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Your significant other left you, someone you loved died, you lost your job or career, your child/spouse/family member or friend is a drug addict/alcoholic, you suffer from mental health issues, you’re homeless, you’re abused, you’ve been gaslighted, your child is disabled/has issues/is different, you’ve been incarcerated and have to start over, your boss is nasty and vindictive, or anything else that made you sad.
80% of these things have happened to me. Some years, several of them simultaneously.
To be fair, most of what went wrong I chalk up to incredibly bad luck. I always say I’m like that old Flintstones character, Bad Luck Schleprock.
I also have to admit I’ve made some mistakes. Who hasn’t? We all make mistakes. I walked down the aisle twice knowing the man I was marching toward wasn’t right for me. The second time had devastating results. Some folks are equipped to make good decisions - strength, health, energy, wisdom, wise friends and family. Some of us don’t have those assets. And some of us have all of those assets and still make mistakes. Most important, there are ways to recover from misfortune and mistakes but some of us don’t know how.
The reason I decided to create this website, is that despite ongoing misfortune, most of the time I’m happy and live a fun life. My friends wonder how I could be happy amid my adversity? I assure you it’s not coincidence. I believe happiness is a choice. Well, let me be clear on that point. If you’re in a terribly sad situation, I well imagine you will be sad at times. I am. Sometimes it’s just too much for me, I’m often terribly lonely and I have scary and unsettling flashbacks caused by triggers that fall in my path. However, I strongly believe that you can choose to be happy, at least part of your day, even in moments of true despair. And that’s exactly what I’ve chosen. It’s a choice I made many years ago, as my life with my very young son began to unravel.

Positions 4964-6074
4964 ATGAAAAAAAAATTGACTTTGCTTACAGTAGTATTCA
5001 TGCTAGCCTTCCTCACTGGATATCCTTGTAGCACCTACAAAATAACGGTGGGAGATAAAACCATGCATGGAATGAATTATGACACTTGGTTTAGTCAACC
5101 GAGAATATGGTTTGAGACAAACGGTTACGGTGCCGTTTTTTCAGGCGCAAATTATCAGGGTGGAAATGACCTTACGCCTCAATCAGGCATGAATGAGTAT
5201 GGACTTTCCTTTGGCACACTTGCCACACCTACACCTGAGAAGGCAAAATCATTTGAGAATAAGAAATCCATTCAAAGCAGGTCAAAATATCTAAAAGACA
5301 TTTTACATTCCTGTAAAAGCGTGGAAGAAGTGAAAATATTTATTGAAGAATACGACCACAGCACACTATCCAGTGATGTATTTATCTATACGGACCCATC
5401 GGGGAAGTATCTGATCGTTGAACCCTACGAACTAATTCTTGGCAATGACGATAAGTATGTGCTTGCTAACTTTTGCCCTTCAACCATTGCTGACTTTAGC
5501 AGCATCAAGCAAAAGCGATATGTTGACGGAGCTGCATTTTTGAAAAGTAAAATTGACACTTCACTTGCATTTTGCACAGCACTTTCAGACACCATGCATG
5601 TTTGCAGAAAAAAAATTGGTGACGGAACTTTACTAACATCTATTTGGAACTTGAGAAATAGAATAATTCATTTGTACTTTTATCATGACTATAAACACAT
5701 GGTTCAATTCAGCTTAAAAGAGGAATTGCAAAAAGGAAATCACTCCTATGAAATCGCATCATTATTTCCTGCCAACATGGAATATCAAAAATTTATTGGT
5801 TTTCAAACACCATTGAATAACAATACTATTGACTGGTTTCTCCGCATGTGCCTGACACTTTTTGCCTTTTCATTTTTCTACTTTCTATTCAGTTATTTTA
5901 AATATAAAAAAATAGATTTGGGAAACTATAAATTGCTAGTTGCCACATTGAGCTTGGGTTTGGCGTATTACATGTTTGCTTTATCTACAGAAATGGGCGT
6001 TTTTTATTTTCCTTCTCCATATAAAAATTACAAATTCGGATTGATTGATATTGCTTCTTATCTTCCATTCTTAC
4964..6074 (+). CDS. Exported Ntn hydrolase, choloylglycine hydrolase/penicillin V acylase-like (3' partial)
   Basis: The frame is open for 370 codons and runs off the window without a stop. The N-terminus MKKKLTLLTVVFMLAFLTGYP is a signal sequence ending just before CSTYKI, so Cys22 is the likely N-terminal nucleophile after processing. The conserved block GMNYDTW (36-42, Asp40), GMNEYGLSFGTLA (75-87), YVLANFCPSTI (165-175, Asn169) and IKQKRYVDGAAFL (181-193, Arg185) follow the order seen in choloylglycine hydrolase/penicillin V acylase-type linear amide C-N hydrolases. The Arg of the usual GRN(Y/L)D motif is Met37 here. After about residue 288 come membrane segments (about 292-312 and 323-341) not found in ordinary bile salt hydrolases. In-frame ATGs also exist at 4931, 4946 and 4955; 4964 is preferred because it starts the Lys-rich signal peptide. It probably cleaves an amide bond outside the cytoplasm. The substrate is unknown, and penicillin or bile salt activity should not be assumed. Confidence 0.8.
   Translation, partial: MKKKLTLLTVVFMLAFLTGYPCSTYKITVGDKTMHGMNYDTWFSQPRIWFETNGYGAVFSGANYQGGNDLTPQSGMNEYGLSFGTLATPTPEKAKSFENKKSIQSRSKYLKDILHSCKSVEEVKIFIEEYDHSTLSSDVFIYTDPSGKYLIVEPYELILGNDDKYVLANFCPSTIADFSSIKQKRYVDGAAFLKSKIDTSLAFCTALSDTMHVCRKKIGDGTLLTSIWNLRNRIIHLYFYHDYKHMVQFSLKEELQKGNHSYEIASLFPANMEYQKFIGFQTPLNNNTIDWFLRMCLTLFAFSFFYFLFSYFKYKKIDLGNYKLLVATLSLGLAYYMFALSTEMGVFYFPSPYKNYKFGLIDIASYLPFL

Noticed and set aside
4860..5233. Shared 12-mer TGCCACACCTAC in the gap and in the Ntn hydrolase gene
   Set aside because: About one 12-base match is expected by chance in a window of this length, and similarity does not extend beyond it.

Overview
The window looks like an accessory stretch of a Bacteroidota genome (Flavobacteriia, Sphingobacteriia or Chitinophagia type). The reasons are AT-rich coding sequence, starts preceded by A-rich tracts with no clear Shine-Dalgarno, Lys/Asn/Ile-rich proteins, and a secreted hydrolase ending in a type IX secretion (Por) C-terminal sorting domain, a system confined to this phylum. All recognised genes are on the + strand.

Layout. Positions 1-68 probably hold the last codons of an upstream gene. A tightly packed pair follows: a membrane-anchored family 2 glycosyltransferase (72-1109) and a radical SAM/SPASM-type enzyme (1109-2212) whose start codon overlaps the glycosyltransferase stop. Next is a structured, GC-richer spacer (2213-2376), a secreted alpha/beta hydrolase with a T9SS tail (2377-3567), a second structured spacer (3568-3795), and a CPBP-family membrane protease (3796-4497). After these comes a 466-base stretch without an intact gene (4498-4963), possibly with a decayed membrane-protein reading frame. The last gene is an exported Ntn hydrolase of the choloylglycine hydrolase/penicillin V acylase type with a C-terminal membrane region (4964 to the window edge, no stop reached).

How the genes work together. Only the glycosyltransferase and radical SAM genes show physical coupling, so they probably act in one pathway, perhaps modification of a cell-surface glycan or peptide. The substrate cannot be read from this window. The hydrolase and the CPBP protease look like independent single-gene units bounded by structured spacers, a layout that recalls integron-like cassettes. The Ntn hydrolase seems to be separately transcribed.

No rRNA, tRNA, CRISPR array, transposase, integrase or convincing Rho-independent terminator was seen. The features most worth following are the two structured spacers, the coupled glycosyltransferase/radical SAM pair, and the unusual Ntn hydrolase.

Recently, I realized I could help others who feel sad, by sharing my strategies. As crazy as it sounds, there are times when you need a strategy to be happy. I realized that keeping me happy has many components. It’s like losing weight and keeping it off. There are quick weight loss ideas that will help you in the short term, but to stay at your ideal weight you need to make life changes.
Of course, you have to want to be happy. I’m not certain everyone does. Or I should say it’s not that important to everyone. I’ll talk more about that later.
I’m thinking this is a good time to insert a disclaimer or two.
First, I suffer from depression. Sadness is not depression. While you can be sad when you’re depressed, being sad does not necessarily mean you’re depressed. If you think you might be biologically depressed, you should think about finding a professional to help you. I take medication for my depression and in combination with my happiness strategies, it works so well that I don't often feel depressed. And when I am depressed it’s for short periods, perhaps a few hours. It's only now and then that it lasts beyond a day. It no longer affects my life as severely as it once did. Again, at times I’m sad, however, it’s not depression.
Second, I’m not trying to solve anyone’s problems. I surely wish I could, but I can’t. My ideas have helped me get through tough times and they might just work for you. Being happy, through my strategies, has also freed my mind from the sadness that slowed me down. Being happy for part of the day, even during the worst times, helped me to move forward.